Since August 1973, consumer advocates Action for Children's Television (ACT), the Federal Communications Commission (FCC) and industry representatives National Advertising Review Board (NARB), the Senate Commerce Commission (SCC) and the National Association of Broadcasters (NAB) had met regularly in an attempt to agree on ways to police programming for children on TV and children's commercials.

Peggy Charren of ACT told the 'Washington Post' in 1974, "Children are not the proper target for sales messages." The 'Washington Post' continued, "All the networks are signing on educational consultants in such numbers that our colleges and universities may soon lack faculties." Saturday morning television were expected to air programs showing pro-social values and teaching good citizenship, loyalty, trust and friendship.

Speaking to the press in 1978, Norman Prescott of Filmation Studios argued, "We're not saying children's shows are all they should be. We do say there isn’t enough children's programming. But if parents use TV as a babysitter, then the shows aren’t going to improve. As for the commercials, parents control what foods are brought into the home. Not the kids. If parents don’t approve of the products being advertised, they shouldn’t buy them.

"Producers have the duty and the responsibility of leaving a child with some kind of learning experience. When you take a young, pliable mind and introduce it to any form of entertainment, it’s wrong to reinforce a lack of reality in their everyday world. We’re the guys who innovated the educational content in action-adventure and comedy shows for kids. Overall the quality of Saturday morning shows is bad, but I think we're a shining example.

"No one had tried to educate through commercial entertainment TV. 'Fat Albert' is about a contemporary 'dead end' gang of ghetto kids. We've handled subjects like divorce, alcoholism, death, drugs, junk food and even the problem of watching too much TV. One of the real problems in children's programming is the difference in the ages of viewers. The kid audience, estimated at 35 million, is broken down into two major groups, those from 2 year-olds to 6 and 7-year-olds to 11."

Lou Scheimer added, "There's so much mindless material on TV the child is bombarded with meaningless movement. He sits, transfixed, watching action and color without content. There’s nothing wrong with showing right from wrong or where to go for help or how to solve a problem, along with entertainment. But it must be remembered that aside from our shows and Hanna-Barbera, most of the cartoons on Saturday morning were done for theaters as family entertainment long ago.

"Some of them go back to the '30s, '40s and '50s. It began with 'Fat Albert' in 1971. We used pro-social messages through entertainment. The networks didn't think it would work. But we organized a group of educators and consultants to include worthwhile themes. It's ('Tarzan') at the top because it is fantasy and Tarzan is a super-hero who is perceivable as a human being they can copy and there are a lot of animals. Each episode involves a moral question and resolution. Eventually, cable TV or pay TV of some kind will provide the right kind of kid shows. Until then, we’re doing our best."

In 1981, Tony Thomopoulos outlined ABC prime time lineup for the 1981-82 TV season, "The feel of the schedule reflects the mood of the country. It's a return to more traditional values."

At the same time, Joe Barbera made the comment about Saturday morning TV, "All I hope is that we leave education to the schools, where I believe it should be, and leave entertainment to us. I hope someday we can again have a cat chasing a mouse (as in 'Tom and Jerry') and not have to stop in the middle and start teaching him basketweaving or glass-blowing, because someone says you have to have something educational.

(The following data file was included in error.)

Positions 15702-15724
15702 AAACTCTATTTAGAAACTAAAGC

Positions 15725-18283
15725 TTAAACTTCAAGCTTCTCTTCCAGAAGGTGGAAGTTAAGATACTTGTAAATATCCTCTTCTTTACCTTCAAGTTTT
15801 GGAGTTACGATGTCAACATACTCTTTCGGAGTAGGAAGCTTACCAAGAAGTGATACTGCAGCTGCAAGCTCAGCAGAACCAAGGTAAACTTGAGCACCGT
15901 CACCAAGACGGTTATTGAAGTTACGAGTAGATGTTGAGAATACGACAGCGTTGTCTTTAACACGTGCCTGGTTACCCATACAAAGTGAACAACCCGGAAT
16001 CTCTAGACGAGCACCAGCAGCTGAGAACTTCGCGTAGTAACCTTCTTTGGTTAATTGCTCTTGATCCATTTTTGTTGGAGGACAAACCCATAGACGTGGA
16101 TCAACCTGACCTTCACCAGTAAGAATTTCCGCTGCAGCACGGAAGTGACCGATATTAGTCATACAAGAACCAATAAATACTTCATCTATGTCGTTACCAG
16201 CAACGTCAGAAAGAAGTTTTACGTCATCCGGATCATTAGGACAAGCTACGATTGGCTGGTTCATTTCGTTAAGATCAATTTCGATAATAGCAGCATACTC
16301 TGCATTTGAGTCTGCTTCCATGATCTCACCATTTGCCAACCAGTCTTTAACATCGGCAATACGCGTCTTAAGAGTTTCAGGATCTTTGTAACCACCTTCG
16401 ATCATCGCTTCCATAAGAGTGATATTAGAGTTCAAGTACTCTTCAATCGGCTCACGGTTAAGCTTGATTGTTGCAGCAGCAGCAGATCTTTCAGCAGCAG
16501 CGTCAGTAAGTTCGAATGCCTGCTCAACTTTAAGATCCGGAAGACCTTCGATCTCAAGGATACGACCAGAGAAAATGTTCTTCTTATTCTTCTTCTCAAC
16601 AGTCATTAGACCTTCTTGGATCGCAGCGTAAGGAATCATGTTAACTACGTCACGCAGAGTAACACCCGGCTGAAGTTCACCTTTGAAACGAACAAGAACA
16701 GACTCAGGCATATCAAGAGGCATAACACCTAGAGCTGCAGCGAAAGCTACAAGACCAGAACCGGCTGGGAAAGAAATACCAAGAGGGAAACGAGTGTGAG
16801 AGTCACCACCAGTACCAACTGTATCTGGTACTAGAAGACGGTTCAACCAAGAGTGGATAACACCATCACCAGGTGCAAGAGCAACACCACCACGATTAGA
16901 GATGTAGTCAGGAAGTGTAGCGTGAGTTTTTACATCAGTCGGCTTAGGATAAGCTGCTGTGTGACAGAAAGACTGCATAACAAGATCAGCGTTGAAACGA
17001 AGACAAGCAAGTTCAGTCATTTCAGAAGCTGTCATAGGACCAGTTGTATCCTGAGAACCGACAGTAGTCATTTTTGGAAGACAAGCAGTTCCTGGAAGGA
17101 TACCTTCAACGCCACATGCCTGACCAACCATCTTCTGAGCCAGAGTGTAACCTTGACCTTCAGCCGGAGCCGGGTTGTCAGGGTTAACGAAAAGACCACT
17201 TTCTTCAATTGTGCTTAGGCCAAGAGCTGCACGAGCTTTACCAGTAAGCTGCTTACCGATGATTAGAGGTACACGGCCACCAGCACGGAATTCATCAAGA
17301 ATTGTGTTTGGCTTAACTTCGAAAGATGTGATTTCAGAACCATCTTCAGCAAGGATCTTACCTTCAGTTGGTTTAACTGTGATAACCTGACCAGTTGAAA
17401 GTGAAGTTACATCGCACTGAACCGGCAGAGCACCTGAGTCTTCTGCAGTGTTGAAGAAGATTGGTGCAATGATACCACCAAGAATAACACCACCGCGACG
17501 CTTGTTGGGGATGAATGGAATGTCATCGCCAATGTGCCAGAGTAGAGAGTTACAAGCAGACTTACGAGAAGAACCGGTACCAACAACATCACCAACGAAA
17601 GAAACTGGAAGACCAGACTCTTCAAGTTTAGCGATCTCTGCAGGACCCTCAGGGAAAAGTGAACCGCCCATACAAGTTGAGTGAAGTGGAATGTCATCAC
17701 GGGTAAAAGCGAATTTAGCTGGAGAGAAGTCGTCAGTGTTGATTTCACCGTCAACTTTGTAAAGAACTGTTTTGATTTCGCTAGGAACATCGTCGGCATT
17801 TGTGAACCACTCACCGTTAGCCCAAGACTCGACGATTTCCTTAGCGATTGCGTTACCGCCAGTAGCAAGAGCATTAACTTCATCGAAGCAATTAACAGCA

"You've got to grab them (the viewers) in the first shot. You've got to grab them with something exciting, which is a big deviation from what it used to be 20 years ago (say around 1961), when you'd open with Huckleberry Hound sauntering along singing, 'Oh My Darling.' Today (in 1981), by the time we get to the second phrase they'd go, 'Wait a minute, where's the action?' I think what has happened is that television has created a bunch of restless youths."

In 1958, Belgian cartoonist Pierre "Peyo" Culliford created the Smurfs. In 1978 (some 20 years later), a British oil company launched a Smurfs merchandising promotion. The campaign attracted the attention of an American novelty company. In the 1981-82 season, the 'Smurfs' went on air. Joe Barbera conceded, "I'm still trying to figure out why it took off. I remember we had another animated series that didn't work. We had to eliminate the villain.

"That was it. Gargamel and Azrael the cat are the villains. I think that's what makes the show work. Kids have never seen anything like this before. This is what life is all about. When they grow up they're going to meet all kinds of problems and I think they should learn about it and prepare for it. The way you look at most things on television is that they last two seasons. We did six years with 'The Flintstones' in prime time. I think the 'Smurfs' have a future in prime time specials. Our first prime-time special did good in the ratings."

Lucy Johnson of NBC acknowledged, "You ask yourself why they're popular. You study it and end up saying you don't know. It's an indefinable chemistry and charisma that the kids relate to but I would say that the merchandising was already there so kids were familiar with the characters." It was reported NBC earned about $150 million with sales of Smurf dolls, figurines, puppets, pins, pajamas, clothing, posters, school bags, lunch boxes, cups, stationery, records and books.

Lucy Johnson continued, "And secondly, they're cuddly and loveable and represent the kids' point of view. All the elements of good and evil are there, but it always ends on a positive note. And I think it's important that Papa Smurf is the authority figure in charge. The Smurfs react like humans. They stray and do things they shouldn't, but always in the background is Papa Smurf as that strong central figure in their lives.